Earlier this week I praised a new policy from the Boy Scouts of America which allowed troops to accept homosexual leaders while also allowing troops affiliated with religious organizations to keep their status quo.
In Fargo, the Catholic Diocese which sponsors 13 troops urged its leaders to “continue to act in accordance with the Church’s teaching and select volunteers based on character and conduct consistent with those teachings.” I’m assuming that means they’ll continue to disallow gay leaders, though the diocese refused to make a definitive statement.
The Catholic Diocese in Bismarck, however, was less circumspect. “Bishop David Kagan of the Roman Catholic Diocese of Bismarck has ordered parishes in western North Dakota to sever sponsorship ties with the Boy Scouts of America after the group’s decision to lift its ban on gay adult leaders,” reports the Associated Press.
Maybe I’m the wrong person to criticize this decision – I’m an atheist who was raised in a Lutheran family, and I never got past Cub Scouts – but a lot of you readers have been emailing me about it, and so I’ll weigh in.
I can say that this disappoints me.
I believe in religious freedom. I believe in association rights. I don’t think any person or group should ever be forced to associate with people they don’t want to associate with, even if I’m not in agreement with their motivations. Because that’s what that “freedom” and “liberty” stuff means.
But in this instance the Boy Scouts gave religious organizations a choice. They don’t have to change a thing about how the troops they sponsor go about their business. And while troops that still preclude homosexual involvement would no doubt be asked to mingle with more inclusive troops at jamboree events and the like, it’s hard to see that as an obstacle given that Catholics are interacting with a society that has gays in it every single day.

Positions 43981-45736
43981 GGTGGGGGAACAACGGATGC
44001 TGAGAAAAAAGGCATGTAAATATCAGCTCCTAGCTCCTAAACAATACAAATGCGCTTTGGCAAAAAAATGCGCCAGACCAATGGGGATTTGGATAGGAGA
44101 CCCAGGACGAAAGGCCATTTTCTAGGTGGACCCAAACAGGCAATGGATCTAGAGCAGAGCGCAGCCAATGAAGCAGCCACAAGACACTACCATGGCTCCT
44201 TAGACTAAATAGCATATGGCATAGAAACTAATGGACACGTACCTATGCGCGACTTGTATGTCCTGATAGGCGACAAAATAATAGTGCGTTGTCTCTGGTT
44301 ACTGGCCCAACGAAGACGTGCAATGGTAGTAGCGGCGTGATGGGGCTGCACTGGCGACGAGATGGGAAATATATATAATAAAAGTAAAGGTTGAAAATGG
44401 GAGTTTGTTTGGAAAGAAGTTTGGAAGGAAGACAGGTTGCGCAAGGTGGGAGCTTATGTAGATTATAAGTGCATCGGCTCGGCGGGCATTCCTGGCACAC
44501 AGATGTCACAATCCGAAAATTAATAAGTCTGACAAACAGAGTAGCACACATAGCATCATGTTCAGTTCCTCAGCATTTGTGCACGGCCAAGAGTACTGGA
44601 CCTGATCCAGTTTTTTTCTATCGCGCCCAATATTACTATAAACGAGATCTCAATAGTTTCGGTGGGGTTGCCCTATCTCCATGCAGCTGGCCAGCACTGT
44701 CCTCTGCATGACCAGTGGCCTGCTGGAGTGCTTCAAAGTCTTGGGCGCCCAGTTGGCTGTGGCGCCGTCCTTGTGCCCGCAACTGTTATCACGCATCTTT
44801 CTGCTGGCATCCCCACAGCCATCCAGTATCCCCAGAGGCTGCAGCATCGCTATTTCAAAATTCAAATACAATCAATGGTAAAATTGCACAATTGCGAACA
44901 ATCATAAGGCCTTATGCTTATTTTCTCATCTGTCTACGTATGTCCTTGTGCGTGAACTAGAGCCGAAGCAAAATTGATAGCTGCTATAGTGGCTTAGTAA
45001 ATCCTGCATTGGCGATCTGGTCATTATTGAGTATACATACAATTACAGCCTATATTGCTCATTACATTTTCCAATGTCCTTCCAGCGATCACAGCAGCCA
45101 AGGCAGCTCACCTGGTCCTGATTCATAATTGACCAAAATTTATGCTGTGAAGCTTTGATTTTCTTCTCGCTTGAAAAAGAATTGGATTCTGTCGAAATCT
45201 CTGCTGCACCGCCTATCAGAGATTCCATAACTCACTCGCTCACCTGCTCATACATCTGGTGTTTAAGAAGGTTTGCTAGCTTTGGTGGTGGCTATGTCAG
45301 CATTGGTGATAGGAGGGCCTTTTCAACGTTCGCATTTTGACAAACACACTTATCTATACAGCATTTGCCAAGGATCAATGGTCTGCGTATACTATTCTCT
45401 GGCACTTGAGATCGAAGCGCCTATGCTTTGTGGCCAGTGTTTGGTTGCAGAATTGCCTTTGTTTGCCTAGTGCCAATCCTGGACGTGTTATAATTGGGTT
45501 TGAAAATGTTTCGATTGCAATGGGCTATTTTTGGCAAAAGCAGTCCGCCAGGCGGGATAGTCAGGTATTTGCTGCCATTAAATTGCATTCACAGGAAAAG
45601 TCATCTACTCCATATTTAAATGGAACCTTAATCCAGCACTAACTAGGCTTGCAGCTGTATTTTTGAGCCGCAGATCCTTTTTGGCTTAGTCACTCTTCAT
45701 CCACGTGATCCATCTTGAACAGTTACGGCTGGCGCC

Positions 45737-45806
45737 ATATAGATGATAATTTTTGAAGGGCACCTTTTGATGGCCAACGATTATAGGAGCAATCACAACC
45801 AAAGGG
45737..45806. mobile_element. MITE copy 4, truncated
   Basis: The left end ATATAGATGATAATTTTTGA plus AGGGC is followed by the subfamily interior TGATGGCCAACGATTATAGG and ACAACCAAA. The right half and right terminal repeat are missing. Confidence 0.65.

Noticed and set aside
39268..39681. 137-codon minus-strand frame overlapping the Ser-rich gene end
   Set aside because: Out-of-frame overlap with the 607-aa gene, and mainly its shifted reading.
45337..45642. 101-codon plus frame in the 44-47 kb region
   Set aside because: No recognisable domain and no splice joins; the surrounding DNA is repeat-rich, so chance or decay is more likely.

Bishop Kagan’s decision makes Catholics look petty and unreasonable and intransigent. I understand that Catholics have strong beliefs when it comes to homosexuality, and my disagreement with those beliefs is not a valid criticism of their actions with regard to the Boy Scouts, but I can’t see how this helps a church that is increasingly perceived by the public as being out of touch.
Ours is a diverse society, and the challenge we all face each day is how to live side by side with people holding viewpoints or living lifestyles we disagree with. It’s hard, and I’d like to think that one of the duties of religious leaders is to help us find ways to live and let live.
The example Kagan sets with his decision tells us to withdraw and isolate. That’s not a lesson anyone should be happy with.